Rubbing hot pepper cream to relieve your muscle pain may seem like an odd idea, but you may be surprised by the supporting evidence behind it. Clinical trials have shown that 80% of arthritis patients experienced improvement in as little as two weeks after applying hot pepper cream.
How does it work?
Hot pepper cream is believed to work due to capsaicin, the active ingredient that gives chilli peppers their hot taste. In fact, capsaicin is an ingredient in many over-the-counter topical pain-relief preparations, in the form of creams, gels, lotions, patches, and sticks.
Although the exact mechanism is unknown, capsaicin works by stimulating the release of substance P, a chemical that helps transmit pain signals from sensory nerve fibres to the brain. After several applications of capsaicin, local stores of substance P and possibly other chemical pain messengers become depleted, and the nerve fibres in that area transmit fewer pain signals.
It is believed to be the most suitable treatment for joint conditions like rheumatoid arthritis and osteoarthritis, fibromyalgia, muscle sprains and strains, migraines and other severe headaches.3 You’ll only need to rub it thoroughly onto the affected area, except in headaches, where you’ll need to dab a bit inside your nostrils.
Making homemade capsaicin cream
As it provides only temporary relief, capsaicin must be applied a few times a day to be effective. It can then be quite expensive and sometimes, left patients frustrated as the store running out of stock due to its popularity in providing relief. Meanwhile, homemade capsaicin cream can be a much cheaper and convenient alternative.
You’ll need to mix 1 tablespoon organic cayenne pepper with 5 tablespoons organic raw coconut oil. Any other carrier oils can also be used including olive oil, almond oil, jojoba oil and grape seed oil. Massage the cream into areas where you are experiencing muscle pain.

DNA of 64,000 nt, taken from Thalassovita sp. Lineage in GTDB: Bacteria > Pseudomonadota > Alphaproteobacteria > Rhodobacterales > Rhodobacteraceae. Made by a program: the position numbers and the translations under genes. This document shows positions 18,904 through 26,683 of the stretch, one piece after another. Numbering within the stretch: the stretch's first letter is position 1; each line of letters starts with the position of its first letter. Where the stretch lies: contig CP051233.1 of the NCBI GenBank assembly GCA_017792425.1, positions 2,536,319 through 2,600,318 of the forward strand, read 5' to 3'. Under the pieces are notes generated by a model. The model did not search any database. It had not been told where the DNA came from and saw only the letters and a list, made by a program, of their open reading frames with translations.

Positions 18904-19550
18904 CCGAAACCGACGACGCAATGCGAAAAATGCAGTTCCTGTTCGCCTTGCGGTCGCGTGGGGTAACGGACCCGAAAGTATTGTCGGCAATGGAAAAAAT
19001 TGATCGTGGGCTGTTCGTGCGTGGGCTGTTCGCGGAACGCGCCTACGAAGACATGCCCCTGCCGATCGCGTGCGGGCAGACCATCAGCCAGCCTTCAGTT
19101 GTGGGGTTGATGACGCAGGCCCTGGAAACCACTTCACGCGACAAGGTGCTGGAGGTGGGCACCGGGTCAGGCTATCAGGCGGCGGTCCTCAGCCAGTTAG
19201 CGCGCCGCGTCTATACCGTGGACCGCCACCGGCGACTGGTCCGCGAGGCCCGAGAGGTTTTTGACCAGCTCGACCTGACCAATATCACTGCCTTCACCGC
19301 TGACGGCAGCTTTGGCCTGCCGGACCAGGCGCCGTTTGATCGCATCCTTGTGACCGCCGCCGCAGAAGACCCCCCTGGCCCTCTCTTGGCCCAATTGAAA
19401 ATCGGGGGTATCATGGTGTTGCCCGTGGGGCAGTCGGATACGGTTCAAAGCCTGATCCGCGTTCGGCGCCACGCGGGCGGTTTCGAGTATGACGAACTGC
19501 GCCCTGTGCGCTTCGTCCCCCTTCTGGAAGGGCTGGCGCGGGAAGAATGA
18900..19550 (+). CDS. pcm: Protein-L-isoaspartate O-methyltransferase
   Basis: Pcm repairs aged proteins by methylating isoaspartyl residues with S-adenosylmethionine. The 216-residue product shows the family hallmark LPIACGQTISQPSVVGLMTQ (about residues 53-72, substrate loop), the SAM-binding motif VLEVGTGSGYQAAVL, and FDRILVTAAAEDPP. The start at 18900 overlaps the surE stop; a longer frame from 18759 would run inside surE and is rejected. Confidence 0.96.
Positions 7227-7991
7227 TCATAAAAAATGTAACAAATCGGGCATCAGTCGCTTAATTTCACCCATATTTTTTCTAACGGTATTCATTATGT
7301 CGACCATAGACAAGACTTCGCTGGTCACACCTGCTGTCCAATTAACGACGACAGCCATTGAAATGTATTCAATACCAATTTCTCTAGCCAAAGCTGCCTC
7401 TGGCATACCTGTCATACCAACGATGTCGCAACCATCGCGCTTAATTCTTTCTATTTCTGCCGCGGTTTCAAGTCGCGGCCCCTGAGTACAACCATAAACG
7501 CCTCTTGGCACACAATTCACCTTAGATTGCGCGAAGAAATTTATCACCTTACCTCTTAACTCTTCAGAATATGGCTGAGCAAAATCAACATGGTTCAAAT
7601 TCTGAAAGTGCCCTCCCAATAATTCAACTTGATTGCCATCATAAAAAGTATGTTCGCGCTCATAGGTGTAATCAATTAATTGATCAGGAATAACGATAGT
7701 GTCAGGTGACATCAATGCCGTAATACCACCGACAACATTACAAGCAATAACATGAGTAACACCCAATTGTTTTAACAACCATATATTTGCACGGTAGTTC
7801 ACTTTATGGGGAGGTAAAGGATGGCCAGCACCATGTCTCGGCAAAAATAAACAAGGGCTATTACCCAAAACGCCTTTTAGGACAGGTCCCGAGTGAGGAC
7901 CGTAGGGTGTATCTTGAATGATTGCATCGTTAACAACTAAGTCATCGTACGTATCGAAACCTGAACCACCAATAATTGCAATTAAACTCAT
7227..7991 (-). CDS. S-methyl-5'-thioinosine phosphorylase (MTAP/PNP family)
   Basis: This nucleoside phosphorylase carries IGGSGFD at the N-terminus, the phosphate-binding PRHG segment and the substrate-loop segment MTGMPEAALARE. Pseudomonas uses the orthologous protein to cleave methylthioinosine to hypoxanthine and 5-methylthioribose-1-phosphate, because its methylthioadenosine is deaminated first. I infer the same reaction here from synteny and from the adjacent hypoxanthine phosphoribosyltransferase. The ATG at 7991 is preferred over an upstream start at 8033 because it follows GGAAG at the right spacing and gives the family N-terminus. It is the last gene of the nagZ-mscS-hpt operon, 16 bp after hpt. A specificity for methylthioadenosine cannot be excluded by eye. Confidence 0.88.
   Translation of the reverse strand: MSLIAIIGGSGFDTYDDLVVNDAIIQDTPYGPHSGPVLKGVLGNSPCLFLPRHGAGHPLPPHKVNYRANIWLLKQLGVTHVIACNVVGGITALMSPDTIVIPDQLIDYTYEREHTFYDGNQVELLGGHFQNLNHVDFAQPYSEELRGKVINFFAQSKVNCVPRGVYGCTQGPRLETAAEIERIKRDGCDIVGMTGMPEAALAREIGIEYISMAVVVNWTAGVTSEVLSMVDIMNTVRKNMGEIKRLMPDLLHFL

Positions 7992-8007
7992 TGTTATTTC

Researchers suggested that capsaicin might be most useful when given with other pain relievers, such as nonsteroidal anti-inflammatory drugs, or as an option for people who can’t tolerate other pain-relief treatments.
Safety measure and precautions
Capsaicin can potentially cause an allergic reaction just as any drug. Before using it on a large area, apply some on a small patch of skin. Seek medical help if you get itching, hives, swelling in your throat, chest tightness, and trouble breathing.
If there is no allergic reaction, apply enough to cover the painful area, and rub it into your skin until it disappears. Use it several times a day. Wash your hands before and after you use it, and avoid contact with your eyes and mouth.
Capsaicin-based product can irritate your skin, especially in hot and humid weather. It can also make your skin more sensitive to the sun and heat, so use accordingly and apply sunscreen every time you head outdoors.
Don’t apply capsaicin to broken or irritated skin, and don’t use a heating pad when you have already applied the cream. It may take a week or more before you feel the full effect on your muscle pain. If you don’t notice any improvement after four weeks, stop using capsaicin cream.
Hello Health Group does not provide medical advice, diagnosis or treatment.
Review Date: January 25, 2019 | Last Modified: November 29, 2019
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Publishing HH. Ask the doctor: How does hot pepper cream work to relieve pain? [Internet]. Harvard Health. [cited 2019 Jan 7]. Available from: https://www.health.harvard.edu/pain/how-does-hot-pepper-cream-work-to-relieve-pain
Capsaicin: Purpose, How to Use, & Side Effects [Internet]. WebMD. [cited 2019 Jan 7]. Available from: https://www.webmd.com/pain-management/what-is-capsaicin
Homemade Capsaicin Cream for Pain Relief | Roberta Mittman [Internet]. [cited 2019 Jan 7]. Available from: https://www.robertamittman.com/recipes/homemade-capsaicin-cream-for-pain-relief/